- Open Access
Protein expression profiling of nuclear membrane protein reveals potential biomarker of human hepatocellular carcinoma
Clinical Proteomics volume 10, Article number: 6 (2013)
Complex molecular events lead to development and progression of liver cirrhosis to HCC. Differentially expressed nuclear membrane associated proteins are responsible for the functional and structural alteration during the progression from cirrhosis to carcinoma. Although alterations/ post translational modifications in protein expression have been extensively quantified, complementary analysis of nuclear membrane proteome changes have been limited. Deciphering the molecular mechanism that differentiate between normal and disease state may lead to identification of biomarkers for carcinoma.
Many proteins displayed differential expression when nuclear membrane proteome of hepatocellular carcinoma (HCC), fibrotic liver, and HepG2 cell line were assessed using 2-DE and ESI-Q-TOF MS/MS. From the down regulated set in HCC, we have identified for the first time a 15 KDa cytochrome b5A (CYB5A), ATP synthase subunit delta (ATPD) and Hemoglobin subunit beta (HBB) with 11, 5 and 22 peptide matches respectively. Furthermore, nitrosylation studies with S-nitrosocysteine followed by immunoblotting with anti SNO-cysteine demonstrated a novel and biologically relevant post translational modification of thiols of CYB5A in HCC specimens only. Immunofluorescence images demonstrated increased protein S-nitrosylation signals in the tumor cells and fibrotic region of HCC tissues. The two other nuclear membrane proteins which were only found to be nitrosylated in case of HCC were up regulated ATP synthase subunit beta (ATPB) and down regulated HBB. The decrease in expression of CYB5A in HCC suggests their possible role in disease progression. Further insight of the functional association of the identified proteins was obtained through KEGG/ REACTOME pathway analysis databases. String 8.3 interaction network shows strong interactions with proteins at high confidence score, which is helpful in characterization of functional abnormalities that may be a causative factor of liver pathology.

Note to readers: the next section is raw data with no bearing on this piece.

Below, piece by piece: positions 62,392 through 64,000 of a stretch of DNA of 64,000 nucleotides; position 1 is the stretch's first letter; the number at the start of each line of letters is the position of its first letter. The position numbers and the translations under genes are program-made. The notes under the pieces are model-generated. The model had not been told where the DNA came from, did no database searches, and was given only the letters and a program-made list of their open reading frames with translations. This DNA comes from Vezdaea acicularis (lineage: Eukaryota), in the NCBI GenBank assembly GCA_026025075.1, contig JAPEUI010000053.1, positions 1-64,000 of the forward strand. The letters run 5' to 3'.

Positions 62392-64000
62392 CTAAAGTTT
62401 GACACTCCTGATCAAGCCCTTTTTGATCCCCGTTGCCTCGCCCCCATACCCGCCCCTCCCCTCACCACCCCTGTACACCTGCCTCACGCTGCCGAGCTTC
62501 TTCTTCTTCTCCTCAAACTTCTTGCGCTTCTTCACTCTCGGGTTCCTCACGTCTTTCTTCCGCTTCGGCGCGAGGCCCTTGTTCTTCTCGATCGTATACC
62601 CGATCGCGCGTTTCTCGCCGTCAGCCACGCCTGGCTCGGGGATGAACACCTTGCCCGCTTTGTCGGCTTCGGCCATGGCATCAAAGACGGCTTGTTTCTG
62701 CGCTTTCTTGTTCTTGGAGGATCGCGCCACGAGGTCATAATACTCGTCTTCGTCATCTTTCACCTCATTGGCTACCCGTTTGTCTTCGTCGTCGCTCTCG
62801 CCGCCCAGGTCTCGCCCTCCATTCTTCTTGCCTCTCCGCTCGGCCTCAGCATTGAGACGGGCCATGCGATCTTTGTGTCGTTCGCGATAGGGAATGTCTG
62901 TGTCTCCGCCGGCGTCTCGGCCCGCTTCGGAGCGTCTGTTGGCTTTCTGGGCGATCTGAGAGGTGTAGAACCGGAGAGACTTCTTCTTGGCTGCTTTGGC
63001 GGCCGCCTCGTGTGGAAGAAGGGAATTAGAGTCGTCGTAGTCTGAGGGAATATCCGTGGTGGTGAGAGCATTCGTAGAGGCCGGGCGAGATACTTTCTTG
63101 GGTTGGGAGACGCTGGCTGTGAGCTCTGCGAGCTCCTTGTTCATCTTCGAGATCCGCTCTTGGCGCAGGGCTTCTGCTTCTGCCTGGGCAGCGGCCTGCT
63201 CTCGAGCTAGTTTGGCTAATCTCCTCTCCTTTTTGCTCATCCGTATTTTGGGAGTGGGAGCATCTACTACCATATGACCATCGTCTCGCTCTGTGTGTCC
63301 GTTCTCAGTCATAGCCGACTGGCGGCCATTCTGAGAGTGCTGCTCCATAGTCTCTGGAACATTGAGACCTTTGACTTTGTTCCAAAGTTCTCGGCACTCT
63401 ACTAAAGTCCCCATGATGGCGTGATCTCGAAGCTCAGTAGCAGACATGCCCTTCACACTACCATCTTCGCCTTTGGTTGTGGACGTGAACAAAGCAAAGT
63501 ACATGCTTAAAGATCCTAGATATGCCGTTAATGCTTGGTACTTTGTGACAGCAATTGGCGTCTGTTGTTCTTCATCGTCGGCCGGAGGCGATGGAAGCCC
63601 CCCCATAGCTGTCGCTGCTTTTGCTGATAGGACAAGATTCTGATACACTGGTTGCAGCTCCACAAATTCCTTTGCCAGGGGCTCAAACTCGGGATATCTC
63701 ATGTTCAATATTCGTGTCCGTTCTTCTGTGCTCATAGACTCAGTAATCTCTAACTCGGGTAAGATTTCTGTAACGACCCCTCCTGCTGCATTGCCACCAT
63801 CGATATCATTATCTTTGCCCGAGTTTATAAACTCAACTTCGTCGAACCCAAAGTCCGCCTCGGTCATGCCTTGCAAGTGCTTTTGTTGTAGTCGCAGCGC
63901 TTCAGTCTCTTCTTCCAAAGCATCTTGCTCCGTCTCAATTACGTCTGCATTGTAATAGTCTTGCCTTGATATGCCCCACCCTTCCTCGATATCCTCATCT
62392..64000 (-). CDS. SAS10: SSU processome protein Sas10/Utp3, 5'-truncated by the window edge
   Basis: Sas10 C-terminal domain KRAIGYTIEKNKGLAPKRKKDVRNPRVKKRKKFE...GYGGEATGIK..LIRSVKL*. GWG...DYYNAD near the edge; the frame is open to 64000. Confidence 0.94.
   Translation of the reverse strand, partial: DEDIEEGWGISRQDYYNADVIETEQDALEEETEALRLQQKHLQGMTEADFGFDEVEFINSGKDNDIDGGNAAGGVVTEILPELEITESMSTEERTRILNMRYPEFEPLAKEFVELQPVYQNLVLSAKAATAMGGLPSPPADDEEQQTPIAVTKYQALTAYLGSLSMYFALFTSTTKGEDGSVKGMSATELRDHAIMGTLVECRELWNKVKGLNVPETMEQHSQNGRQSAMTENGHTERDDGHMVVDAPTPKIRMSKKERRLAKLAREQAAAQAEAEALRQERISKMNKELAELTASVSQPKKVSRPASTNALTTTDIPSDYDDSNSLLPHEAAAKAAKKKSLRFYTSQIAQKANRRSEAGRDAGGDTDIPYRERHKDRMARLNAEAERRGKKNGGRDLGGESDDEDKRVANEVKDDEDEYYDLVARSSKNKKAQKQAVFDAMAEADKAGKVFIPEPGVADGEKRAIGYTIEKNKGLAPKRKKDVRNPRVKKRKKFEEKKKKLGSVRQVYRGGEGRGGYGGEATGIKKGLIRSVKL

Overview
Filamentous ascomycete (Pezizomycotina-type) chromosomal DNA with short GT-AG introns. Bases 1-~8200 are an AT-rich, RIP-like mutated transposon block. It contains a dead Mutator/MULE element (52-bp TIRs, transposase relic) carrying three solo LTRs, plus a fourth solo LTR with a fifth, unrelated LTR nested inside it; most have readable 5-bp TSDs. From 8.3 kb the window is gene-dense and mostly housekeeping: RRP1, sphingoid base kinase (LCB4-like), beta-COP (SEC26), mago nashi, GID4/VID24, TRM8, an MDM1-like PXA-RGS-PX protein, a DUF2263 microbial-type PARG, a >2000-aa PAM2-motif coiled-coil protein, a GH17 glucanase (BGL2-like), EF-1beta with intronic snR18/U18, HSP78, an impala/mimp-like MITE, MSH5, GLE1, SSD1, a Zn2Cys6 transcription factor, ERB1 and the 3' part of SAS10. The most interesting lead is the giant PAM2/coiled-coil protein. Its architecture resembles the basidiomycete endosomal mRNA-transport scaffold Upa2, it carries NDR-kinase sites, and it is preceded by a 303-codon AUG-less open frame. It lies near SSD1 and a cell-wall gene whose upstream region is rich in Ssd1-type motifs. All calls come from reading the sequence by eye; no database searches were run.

These findings may have broader implications for understanding the mechanism of development of carcinoma. However, large scale studies will be required for further verification of their critical role in development and progression of HCC.